AAAI 2013 Fall Symposium Proposal

Title – Self, Intelligent Reflection & Implementing Safe Autopoiesis

Description – In I Am a Strange Loop, Douglas Hofstadter argues that the key to understanding selves is the “strange loop”, a complex feedback loop inhabiting our brains and, arguably, constituting our minds. Artificial Intelligence (AI) and Artificial General Intelligence (AGI) generally have a focus of solving problems or achieving goals.  Instead, this implementation-oriented symposium will focus on this loop and guided self-(re)creation – particularly as a method of achieving human-level intelligence through iterative improvement (“seed AI”).  Ideally, the ultimate end product is a successful AGI with extensive self-knowledge and a motivational system promoting cooperation with and contribution to community via improvement of self and tools.

The AAAI communities that are expected to find this appealing are sub-groups of the Artificial General Intelligence (AGI) community, the Biologically Inspired Cognitive Architectures (BICA) community, and the Machine Consciousness (MC) community.  Non-AAAI communities that are expected to find this appealing are the NeuroBioEthics  community and the Ethical/Moral Machines sub-group of the Philosophy & Technology community.

This symposium is proposed as an implementation-orientation exploration of self, to include:

  • integrative architectures that are explicitly goal driven
    • “self” as operating system
    • “self” as society (of mind – Marvin Minsky)
    • “self” as economy (of idiots – Eric Baum)
    • “self” as authorship (Dennett, Wegner)
  • “safe” motivational systems
    • goal hierarchies
    • “safe” goal content
    • evaluation schemes
  • reflection
    • self-examination
    • self-modeling & self-knowledge
    • goal-based self-evaluation for self-improvement
  • emotions
    • as knowledge/rules of thumb/”actionable qualia”
    • as helpful & unhelpful biases (and how to intelligently improve)
    • as evaluation & enforcement mechanisms
  • integrating different knowledge and action representation schemes
    • coordination & translation between various schemes
    • analyzing trade-offs & knowing when to switch between schemes
  • self-improvement
    • via automated tool/method incorporation and evaluation
    • via learning (knowledge incorporation)
      • (re-)building schemes and models
    • discovery (refactoring, modularization, encapsulation and scale-invariance)
      • Meta-Optimizing Semantic Evolutionary Search (MOSES)
      • Frequent & Interesting Sub-HyperGRAph Mining (FISHGRAM)

While solutions need to be grounded and extensible, the symposium would prefer approaches starting with some initial structure rather than a tabula rasa with the lowest level bootstrapping approaches or first causes explanations (except where they are fully extended to initial structures and/or used to justify such structures).  Also, while autopoiesis and “functional consciousness” are obviously key topics, we would prefer that phenomenal consciousness arguments be considered off-topic.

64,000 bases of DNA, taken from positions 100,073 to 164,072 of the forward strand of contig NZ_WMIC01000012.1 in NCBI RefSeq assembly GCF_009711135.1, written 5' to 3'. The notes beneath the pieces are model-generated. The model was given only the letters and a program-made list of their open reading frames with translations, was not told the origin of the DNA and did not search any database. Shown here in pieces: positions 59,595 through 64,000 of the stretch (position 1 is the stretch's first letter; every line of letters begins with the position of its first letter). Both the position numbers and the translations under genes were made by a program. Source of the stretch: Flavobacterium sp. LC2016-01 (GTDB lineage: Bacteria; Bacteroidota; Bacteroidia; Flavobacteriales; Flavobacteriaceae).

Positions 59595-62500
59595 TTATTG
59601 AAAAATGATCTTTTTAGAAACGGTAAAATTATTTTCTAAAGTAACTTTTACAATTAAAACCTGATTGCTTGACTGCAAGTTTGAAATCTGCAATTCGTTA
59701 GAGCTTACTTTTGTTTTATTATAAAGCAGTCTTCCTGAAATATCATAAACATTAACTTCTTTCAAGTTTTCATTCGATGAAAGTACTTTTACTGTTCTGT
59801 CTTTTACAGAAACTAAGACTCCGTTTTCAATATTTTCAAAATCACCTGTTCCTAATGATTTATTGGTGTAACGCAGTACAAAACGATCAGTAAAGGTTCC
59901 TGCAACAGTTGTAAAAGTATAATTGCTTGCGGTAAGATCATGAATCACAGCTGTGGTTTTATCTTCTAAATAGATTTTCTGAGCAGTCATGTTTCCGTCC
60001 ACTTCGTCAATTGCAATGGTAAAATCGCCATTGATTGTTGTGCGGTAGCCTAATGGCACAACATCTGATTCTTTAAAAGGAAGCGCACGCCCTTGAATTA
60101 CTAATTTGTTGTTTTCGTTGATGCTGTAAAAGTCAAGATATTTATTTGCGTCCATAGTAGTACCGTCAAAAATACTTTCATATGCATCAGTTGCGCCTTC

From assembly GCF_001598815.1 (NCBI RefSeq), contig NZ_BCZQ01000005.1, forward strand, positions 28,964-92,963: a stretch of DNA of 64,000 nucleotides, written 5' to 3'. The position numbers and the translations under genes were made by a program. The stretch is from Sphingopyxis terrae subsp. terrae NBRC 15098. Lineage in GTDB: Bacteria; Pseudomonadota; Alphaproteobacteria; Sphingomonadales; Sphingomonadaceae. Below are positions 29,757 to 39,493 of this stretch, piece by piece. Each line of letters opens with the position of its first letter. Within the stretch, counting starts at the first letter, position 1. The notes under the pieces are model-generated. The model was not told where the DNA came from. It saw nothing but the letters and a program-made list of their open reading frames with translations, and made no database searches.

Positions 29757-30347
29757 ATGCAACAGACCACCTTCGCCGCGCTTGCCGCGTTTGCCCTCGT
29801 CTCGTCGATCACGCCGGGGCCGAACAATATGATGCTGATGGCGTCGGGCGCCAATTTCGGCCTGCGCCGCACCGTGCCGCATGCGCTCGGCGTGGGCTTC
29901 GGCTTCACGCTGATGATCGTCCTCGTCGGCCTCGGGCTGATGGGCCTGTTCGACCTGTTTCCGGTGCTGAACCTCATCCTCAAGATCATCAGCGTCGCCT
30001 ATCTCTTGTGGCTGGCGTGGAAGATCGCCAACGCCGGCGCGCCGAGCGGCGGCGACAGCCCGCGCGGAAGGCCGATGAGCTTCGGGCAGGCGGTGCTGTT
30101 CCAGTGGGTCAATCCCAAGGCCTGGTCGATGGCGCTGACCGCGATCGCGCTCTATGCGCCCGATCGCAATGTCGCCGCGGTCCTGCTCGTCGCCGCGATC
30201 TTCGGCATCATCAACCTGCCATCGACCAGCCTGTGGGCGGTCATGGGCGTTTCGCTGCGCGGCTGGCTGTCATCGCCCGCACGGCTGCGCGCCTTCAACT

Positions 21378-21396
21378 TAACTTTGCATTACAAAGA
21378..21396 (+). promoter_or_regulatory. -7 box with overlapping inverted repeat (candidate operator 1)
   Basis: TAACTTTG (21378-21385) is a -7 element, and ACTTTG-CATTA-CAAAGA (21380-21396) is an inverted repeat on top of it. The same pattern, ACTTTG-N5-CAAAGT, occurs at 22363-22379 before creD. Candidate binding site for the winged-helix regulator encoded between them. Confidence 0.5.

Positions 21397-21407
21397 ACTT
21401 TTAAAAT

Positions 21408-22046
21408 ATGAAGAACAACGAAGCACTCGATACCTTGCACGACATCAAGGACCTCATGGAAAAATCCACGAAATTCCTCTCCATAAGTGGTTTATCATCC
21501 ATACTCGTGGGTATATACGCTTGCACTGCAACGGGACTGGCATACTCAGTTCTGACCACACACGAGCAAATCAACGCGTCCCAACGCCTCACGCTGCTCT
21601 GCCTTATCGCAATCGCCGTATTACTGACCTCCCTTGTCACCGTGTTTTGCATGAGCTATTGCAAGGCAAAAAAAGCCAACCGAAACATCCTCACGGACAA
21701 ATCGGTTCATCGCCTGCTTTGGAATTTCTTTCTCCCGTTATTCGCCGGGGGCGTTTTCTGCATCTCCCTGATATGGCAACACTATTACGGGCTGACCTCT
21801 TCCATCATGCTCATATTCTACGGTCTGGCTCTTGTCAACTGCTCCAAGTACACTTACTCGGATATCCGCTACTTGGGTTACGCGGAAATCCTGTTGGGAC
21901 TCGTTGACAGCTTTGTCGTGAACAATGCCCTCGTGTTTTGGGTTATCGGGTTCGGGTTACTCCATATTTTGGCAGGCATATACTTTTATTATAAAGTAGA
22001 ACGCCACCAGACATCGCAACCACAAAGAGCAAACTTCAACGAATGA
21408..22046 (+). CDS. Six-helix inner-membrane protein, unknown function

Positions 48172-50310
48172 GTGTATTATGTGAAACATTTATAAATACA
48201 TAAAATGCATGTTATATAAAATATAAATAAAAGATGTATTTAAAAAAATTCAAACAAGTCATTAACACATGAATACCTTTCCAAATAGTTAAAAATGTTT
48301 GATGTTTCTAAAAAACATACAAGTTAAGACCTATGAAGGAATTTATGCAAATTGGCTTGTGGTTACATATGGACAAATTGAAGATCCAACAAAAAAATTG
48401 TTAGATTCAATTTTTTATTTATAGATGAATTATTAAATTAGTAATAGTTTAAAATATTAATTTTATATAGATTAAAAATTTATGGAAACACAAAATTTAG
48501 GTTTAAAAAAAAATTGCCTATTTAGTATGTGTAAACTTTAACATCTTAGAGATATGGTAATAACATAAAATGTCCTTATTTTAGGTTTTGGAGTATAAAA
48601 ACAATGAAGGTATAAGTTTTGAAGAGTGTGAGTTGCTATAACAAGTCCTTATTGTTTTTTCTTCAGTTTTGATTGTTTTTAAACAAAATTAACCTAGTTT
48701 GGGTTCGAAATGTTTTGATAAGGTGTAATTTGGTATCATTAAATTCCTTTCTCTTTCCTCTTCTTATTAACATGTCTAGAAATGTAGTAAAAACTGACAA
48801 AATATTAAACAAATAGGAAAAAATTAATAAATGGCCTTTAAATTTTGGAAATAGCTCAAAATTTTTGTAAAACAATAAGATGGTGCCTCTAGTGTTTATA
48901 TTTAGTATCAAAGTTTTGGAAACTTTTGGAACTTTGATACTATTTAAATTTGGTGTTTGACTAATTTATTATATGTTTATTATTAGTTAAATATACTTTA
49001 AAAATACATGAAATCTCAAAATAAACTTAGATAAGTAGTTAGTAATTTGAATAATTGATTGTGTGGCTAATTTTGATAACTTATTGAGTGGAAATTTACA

1. How to represent some of these using Kurweil’s PRTM Pattern Recognition Theory of Mind architecture?
    What can we harvest here from the signals into/out of our body, e.g. From LifeLogs?

  2. hello, I got your web address from a friend of yours, I am a social psychology PhD student, just saw your symposium call – could I please be included in the symposium? I am doing grounded theory research on cognition-physics interconnectedness, mapping cognition from the core drive to interaction and culture, working with a psychodynamic model I have developed while working with clients and doing my doctoral thesis.
    Right now I am working on contacting fellow academics to do a computational, visualization, modeling project after the mathematical basics have been published,
    and I am really interested in the topic of the symposium, as the construct of the self have emerged in the model and is the part of a seven-step modeling structure (please see more on or
    I have a paper on psychotecture if interested

  3. We all want to believe there is something magical in our brains (strange loop, quantum computing, blackholes, qualia…) and we are so afraid there isn’t. Most who serach for machine consciousness are afraid to find it.

    • There is nothing “magical” about a single loop other than the fact that is non-linear. Branch it twice before it feeds back into itself and it is a complex and unsolvable as the three-body gravitational problem (still without being “magical” except in terms of its perceived respects). The “magic” in our brains is all in the perception and it *can’t* be removed because it is literally impossible for something to simulate itself (or anything else of equivalent Kolomogorov complexity) particularly when it contains black boxes that are not accessible to it and particularly when it is constantly changing and growing more complex with every passing instant. Creating the “magic” is not impossible (we should be able to do it in the reasonably near future) — it is the fact that, once created, absolutely guaranteed CONTROL/SAFETY is an insurmountable problem (i.e. literal impossibility).

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